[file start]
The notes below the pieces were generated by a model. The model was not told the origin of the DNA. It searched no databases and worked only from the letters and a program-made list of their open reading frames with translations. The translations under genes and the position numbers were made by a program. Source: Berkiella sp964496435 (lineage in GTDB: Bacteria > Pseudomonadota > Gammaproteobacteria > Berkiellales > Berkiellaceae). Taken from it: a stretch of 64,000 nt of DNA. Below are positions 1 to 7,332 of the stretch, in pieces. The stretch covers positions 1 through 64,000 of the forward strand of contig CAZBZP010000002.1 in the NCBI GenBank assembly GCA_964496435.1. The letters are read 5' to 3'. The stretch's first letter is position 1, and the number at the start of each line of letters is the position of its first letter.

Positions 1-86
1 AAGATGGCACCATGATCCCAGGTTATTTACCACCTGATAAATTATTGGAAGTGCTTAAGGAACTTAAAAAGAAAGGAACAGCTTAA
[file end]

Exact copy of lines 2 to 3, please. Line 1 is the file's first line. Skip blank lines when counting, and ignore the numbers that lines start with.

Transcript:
Positions 1-86
1 AAGATGGCACCATGATCCCAGGTTATTTACCACCTGATAAATTATTGGAAGTGCTTAAGGAACTTAAAAAGAAAGGAACAGCTTAA